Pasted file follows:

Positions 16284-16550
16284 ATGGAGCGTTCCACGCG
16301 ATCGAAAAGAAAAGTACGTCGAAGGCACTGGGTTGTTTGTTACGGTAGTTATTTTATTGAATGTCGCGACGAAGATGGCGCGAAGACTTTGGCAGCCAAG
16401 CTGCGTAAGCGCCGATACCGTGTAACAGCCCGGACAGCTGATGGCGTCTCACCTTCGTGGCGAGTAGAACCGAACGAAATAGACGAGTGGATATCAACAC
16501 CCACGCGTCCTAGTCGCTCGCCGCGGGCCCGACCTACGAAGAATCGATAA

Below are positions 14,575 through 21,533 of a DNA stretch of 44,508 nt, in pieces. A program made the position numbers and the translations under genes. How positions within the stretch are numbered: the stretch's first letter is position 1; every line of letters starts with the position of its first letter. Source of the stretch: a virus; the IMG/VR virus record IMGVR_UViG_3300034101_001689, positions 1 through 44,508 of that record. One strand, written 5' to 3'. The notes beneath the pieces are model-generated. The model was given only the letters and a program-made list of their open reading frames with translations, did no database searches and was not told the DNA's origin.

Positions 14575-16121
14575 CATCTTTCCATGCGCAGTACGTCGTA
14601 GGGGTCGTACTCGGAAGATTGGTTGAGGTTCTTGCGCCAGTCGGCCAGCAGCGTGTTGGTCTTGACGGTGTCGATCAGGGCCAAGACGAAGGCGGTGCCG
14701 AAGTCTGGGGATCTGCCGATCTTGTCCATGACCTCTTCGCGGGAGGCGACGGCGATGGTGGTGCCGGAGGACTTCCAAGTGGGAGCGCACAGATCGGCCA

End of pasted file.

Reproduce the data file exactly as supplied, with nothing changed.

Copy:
Positions 16284-16550
16284 ATGGAGCGTTCCACGCG
16301 ATCGAAAAGAAAAGTACGTCGAAGGCACTGGGTTGTTTGTTACGGTAGTTATTTTATTGAATGTCGCGACGAAGATGGCGCGAAGACTTTGGCAGCCAAG
16401 CTGCGTAAGCGCCGATACCGTGTAACAGCCCGGACAGCTGATGGCGTCTCACCTTCGTGGCGAGTAGAACCGAACGAAATAGACGAGTGGATATCAACAC
16501 CCACGCGTCCTAGTCGCTCGCCGCGGGCCCGACCTACGAAGAATCGATAA

Below are positions 14,575 through 21,533 of a DNA stretch of 44,508 nt, in pieces. A program made the position numbers and the translations under genes. How positions within the stretch are numbered: the stretch's first letter is position 1; every line of letters starts with the position of its first letter. Source of the stretch: a virus; the IMG/VR virus record IMGVR_UViG_3300034101_001689, positions 1 through 44,508 of that record. One strand, written 5' to 3'. The notes beneath the pieces are model-generated. The model was given only the letters and a program-made list of their open reading frames with translations, did no database searches and was not told the DNA's origin.

Positions 14575-16121
14575 CATCTTTCCATGCGCAGTACGTCGTA
14601 GGGGTCGTACTCGGAAGATTGGTTGAGGTTCTTGCGCCAGTCGGCCAGCAGCGTGTTGGTCTTGACGGTGTCGATCAGGGCCAAGACGAAGGCGGTGCCG
14701 AAGTCTGGGGATCTGCCGATCTTGTCCATGACCTCTTCGCGGGAGGCGACGGCGATGGTGGTGCCGGAGGACTTCCAAGTGGGAGCGCACAGATCGGCCA